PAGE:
Hey, this is entertaining: There's a discussion going on at the San Francisco Chronicle’s Between Meals blog, where one reader started up with how setting one’s phone on the table is irritating and makes it harder for your server to set plates down.
Grub Street’s Daniel Maurer wants to be able to set his phone on the table so he doesn’t sit on it in his back pocket (then again, as he self-references, he also wants iPhone chargers in restaurants because “our 3G has died on us mid-risotto so often that we figure this is a common problem.” If by “common problem” he means “things we have the luxury of complaining about in the first world”, then totally).
We figure the taking and making of calls is one thing – if you’re yelling down your phone in a restaurant, you’re affecting the atmosphere and that becomes everyone else’s business. But the debate touches on texting and web surfing with phones. The problem with setting it on the table is that – much like TVs dangling over the bar, a practice upon which we wish a pox in any establishment that isn't a dive – bright shiny screens tend to be distracting, so even if you don’t mean to use your phone during dinner, it’s going to sit there, glowing and twitching unless you turn it off.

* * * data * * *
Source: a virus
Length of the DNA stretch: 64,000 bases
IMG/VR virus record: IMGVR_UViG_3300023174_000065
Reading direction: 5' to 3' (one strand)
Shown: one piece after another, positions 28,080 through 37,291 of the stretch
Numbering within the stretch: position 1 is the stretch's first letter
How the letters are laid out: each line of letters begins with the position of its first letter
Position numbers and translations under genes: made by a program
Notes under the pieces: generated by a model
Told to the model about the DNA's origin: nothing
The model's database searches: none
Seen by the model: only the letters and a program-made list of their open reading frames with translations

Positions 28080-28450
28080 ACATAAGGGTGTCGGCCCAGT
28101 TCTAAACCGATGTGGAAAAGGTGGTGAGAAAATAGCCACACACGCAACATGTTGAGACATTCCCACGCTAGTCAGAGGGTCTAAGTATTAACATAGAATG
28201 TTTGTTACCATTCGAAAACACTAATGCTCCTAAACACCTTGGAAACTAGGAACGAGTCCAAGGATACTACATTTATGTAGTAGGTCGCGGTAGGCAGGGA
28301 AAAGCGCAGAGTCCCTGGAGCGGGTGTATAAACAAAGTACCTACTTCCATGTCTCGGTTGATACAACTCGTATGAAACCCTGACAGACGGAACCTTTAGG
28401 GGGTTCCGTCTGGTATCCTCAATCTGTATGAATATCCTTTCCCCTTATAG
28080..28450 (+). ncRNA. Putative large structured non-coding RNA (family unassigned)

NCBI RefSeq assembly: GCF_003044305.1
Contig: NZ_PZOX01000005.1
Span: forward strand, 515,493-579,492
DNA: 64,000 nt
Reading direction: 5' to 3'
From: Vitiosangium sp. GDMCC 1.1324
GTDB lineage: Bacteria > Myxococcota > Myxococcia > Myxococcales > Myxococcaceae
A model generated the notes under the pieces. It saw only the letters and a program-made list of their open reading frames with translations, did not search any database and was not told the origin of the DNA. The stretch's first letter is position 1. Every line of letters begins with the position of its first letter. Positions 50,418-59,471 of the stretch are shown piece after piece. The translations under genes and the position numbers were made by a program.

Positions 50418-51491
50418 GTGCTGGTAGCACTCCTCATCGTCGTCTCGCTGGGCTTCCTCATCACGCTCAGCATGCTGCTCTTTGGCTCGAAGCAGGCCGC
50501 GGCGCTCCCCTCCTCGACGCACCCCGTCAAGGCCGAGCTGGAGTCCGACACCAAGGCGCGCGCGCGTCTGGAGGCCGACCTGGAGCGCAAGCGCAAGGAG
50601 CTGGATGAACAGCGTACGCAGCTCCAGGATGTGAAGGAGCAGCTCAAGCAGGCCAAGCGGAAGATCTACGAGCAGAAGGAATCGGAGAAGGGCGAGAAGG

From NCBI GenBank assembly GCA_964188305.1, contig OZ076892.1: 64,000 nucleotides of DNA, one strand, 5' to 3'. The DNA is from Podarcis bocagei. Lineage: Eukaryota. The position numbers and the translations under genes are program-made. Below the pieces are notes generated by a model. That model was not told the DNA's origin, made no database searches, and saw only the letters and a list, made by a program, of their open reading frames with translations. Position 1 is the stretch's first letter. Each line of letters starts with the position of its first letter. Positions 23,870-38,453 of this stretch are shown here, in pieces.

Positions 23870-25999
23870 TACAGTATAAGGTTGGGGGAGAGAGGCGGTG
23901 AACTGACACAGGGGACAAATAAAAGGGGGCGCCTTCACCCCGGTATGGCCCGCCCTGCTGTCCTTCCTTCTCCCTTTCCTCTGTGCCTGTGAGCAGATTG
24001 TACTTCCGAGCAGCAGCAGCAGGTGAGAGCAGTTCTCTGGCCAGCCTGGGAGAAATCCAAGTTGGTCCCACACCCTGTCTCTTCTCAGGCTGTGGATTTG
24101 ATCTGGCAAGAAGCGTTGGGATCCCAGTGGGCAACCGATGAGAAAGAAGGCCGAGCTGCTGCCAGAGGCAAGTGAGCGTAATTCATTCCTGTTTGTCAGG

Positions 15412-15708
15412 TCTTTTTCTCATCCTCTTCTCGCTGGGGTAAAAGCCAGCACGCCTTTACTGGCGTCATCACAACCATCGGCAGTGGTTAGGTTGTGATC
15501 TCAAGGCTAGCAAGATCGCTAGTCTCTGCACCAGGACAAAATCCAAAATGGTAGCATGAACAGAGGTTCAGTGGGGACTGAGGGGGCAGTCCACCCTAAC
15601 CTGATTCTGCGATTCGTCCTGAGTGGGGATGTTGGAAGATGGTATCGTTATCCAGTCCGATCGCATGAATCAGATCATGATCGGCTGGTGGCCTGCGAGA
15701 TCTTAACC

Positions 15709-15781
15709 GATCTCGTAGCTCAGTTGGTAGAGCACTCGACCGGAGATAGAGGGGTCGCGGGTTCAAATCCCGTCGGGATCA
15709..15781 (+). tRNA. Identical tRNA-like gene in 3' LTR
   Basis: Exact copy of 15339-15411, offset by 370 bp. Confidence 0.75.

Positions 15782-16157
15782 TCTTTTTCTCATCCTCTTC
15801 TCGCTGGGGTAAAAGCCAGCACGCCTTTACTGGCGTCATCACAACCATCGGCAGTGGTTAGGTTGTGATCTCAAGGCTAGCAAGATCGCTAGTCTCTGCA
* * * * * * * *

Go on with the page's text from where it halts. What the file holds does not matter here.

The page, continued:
But if this isn't happening at your table, there's not much you can do about it. It's depressing, and a sign of the times, yes, but not your problem. Diner X over there, who's having a "romantic" evening with his girlfriend as they both stare into their iPhone screens, is no different from the 60-something couple who sit across from each other and say nothing at our local Chinese restaurant.
People who want to avoid social interaction will always find a way to do so, regardless of what technology is available to them. But this isn’t like smoking – one person reading or texting quietly isn’t going to give you health problems. And what they do isn’t your business. Your business is enjoying the succulent slab of pork belly that some chef worked hard to braise perfectly.
Police what happens at your own restaurant table, and if, like us, you see no difference between attending to one’s phone and whipping out a Kindle or eating with one iPod earbud in, enforce some basic rules with your dining partner(s).